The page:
Are there times when you’re feeling down in the dumps or bummed out about something? Well, if you said yes, you’re right in there with most of the population. There are people who feel sad on occasion, and there are also people who walk around feeling depressed a lot, or most of the time. When you start to feel sad there are times when it may be harder than other times to pull yourself out of that state. That’s where an attitude of gratitude comes in!
Research shows that by expressing gratitude, and embracing gratitude every day, you can help improve your mood! There was an article written on several research studies about gratitude and how it can improve your well-being. You can check it out here.
Many of the clients I work with experience depression, and one thing I’m always talking about is gratitude! I also use this with families who are struggling with their relationships and communication. In these instances, there is usually someone who is feeling down or disconnected from their family. By having them do gratitude exercises, they often times report an increase in their mood, along with relationships.
That’s another thing I want to talk about, is how relationships are effected when you’re depressed. When you’re depressed it’s hard to engage with other people, nevertheless have a meaningful conversation in which you are equal participants. A lot of people don’t want to join in family meals, activities, etc. People find it hard to socialize with others when they are depressed and will often isolate by being alone in their room, or staying away from the house more than they normally would.
So, let’s talk about some things that you can do, by yourself and with family members, to help improve your mood.
- Gratitude Journal
- One thing I always like to have people do is keep a gratitude journal. There are all different kinds that you can find on Amazon or at a store like Barnes & Noble. Some of them have blank pages and some have prompts for you to follow. The ones I often recommend for families are blank. I ask each family member to write down three things they are grateful for each day. If it’s an individual, I have them do this before bed so they can find a few things they were grateful for that day. For individuals, I like to recommend one with prompts like this one.
- Notes to Self
- There is also an app I like. It’s both on Apple and Android phones. It’s called Notes to Self. When you open it, an inspirational quote pops up on your screen. Then it gives you three categories to write something in. The first is 3 things you’re grateful for. Second is to reflect on something good. And lastly, is a random act of kindness (which I’ll talk about in a bit). It also allows you to pick a time to be reminded to enter your daily items. My reminder goes off at 6pm, which up until recently has been when I’m home. As my schedule has recently changed I’ll probably set it for before bedtime in order to record things more regularly.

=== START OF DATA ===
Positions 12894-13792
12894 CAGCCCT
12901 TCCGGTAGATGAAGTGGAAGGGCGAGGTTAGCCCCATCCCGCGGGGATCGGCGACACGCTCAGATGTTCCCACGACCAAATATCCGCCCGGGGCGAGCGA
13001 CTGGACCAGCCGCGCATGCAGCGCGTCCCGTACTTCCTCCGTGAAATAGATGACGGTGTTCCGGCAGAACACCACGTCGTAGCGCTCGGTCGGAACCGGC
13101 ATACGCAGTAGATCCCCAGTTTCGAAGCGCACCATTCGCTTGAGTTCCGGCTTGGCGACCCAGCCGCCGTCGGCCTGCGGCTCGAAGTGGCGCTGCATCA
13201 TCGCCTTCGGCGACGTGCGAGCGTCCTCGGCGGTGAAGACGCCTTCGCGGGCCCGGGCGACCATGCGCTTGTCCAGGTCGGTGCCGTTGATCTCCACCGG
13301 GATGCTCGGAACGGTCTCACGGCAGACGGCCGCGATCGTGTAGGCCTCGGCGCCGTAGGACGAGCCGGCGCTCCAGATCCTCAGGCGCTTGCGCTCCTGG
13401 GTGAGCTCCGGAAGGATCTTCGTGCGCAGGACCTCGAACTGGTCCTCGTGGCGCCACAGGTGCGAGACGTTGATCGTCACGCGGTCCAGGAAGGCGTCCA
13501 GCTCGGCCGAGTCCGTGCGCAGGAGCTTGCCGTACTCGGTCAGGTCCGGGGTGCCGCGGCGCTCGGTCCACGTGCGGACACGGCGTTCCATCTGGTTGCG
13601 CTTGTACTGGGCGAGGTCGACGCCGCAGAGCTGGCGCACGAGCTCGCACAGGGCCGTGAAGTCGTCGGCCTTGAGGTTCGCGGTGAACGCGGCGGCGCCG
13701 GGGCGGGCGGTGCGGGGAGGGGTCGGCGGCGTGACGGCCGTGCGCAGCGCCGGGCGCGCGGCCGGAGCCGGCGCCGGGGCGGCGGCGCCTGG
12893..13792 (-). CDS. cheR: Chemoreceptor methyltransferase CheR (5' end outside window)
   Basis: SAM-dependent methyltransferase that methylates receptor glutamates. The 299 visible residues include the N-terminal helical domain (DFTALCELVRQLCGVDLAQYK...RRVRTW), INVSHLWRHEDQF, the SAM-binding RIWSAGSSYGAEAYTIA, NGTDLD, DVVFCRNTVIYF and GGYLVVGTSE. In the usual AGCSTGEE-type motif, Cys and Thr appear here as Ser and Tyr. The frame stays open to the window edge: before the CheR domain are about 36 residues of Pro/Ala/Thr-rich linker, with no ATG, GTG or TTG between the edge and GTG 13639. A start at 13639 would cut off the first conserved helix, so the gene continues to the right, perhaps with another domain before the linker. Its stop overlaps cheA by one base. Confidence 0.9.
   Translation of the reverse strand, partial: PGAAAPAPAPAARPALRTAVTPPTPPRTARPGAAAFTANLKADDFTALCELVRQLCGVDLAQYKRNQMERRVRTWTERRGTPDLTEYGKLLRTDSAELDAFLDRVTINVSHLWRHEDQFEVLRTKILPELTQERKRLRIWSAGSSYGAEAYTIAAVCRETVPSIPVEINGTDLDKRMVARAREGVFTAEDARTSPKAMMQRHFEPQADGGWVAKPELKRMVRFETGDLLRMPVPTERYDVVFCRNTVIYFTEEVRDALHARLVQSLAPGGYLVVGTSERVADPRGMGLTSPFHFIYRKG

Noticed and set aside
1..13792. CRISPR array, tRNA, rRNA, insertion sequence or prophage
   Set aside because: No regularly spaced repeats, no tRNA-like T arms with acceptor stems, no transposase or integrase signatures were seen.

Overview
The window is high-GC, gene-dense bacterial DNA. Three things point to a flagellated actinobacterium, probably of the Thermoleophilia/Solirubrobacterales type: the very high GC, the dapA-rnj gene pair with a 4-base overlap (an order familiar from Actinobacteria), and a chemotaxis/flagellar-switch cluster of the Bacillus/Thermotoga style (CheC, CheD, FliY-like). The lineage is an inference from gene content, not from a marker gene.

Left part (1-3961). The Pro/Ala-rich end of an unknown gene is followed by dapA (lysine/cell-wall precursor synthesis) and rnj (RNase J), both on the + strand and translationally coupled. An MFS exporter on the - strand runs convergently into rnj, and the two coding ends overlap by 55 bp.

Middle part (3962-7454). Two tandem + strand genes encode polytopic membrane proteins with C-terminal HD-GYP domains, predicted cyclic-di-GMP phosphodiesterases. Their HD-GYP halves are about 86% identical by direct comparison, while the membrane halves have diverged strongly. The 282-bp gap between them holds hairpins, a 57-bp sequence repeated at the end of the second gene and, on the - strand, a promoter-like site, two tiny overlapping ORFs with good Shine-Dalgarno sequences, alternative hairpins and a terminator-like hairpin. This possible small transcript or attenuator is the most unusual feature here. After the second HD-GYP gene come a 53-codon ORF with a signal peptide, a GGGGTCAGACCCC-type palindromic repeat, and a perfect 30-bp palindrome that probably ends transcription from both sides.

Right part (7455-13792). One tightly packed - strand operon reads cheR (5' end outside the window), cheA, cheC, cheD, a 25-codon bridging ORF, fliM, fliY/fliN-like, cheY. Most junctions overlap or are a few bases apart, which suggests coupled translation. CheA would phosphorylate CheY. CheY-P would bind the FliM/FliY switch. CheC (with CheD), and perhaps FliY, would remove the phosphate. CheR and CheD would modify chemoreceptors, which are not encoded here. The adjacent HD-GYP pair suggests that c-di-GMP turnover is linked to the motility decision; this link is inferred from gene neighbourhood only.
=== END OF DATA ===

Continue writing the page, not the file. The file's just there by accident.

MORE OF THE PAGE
- Family Dinner
- For families, I also might have them go around the table and talk about one thing they are grateful for that day. No one can repeat what another has said, and they need to talk about why they are grateful for what they have mentioned. Verbalizing gratitude leads to people realizing there are positive moments in their day when they might have thought there were none.
- Random Acts of Kindness
- Here is where I’ll mention random acts of kindness. I have mentioned this in several of my posts because I truly believe in this. By doing something for someone else, it leads to you feeling good at the same time. Christine Carter of Greater Good at UC Berkeley wrote an article on this topic. She states “We feel good when we give because we get what researchers call a “helpers high,” or a distinct physical sensation associated with helping.” You can read the entire article here
Here are a few other random acts of kindness you can easily do:
- Give someone a genuine compliment
- Make a cup of coffee or tea for someone in your office
- Do a load of laundry without being asked by your spouse or parent
- Donate an item or two to a local food bank
- Hold the door open for someone when you’re entering a place at the same time
- Call someone “just because” who you haven’t spoken to for a while
- Visit a nursing home
- Write an email to someone and express your gratitude towards them
The great thing about all of these activities is that they are low cost or no cost. Doing a random act of kindness doesn’t have to cost a lot, or anything in fact.
If you’re interested in learning more about how you can incorporate gratitude into your daily life, or you want to help improving your mood, please feel free to contact me.
*I am in no way affiliated with any of the links provided. I just happen to use their products and think they’re helpful.
Norine Vander Hooven is a Licensed Clinical Social Worker in Westlake Village, California, and has been in practice for 30 years. Every person is unique in what fits best for them, and we will work together to see what is right for you. Norine specializes in suicide prevention, depression, anxiety, mindfulness, and trauma. Norine is also EMDR trained and uses this to work with people experiencing a variety of issues. Norine works with youth, adolescents, adults, and families.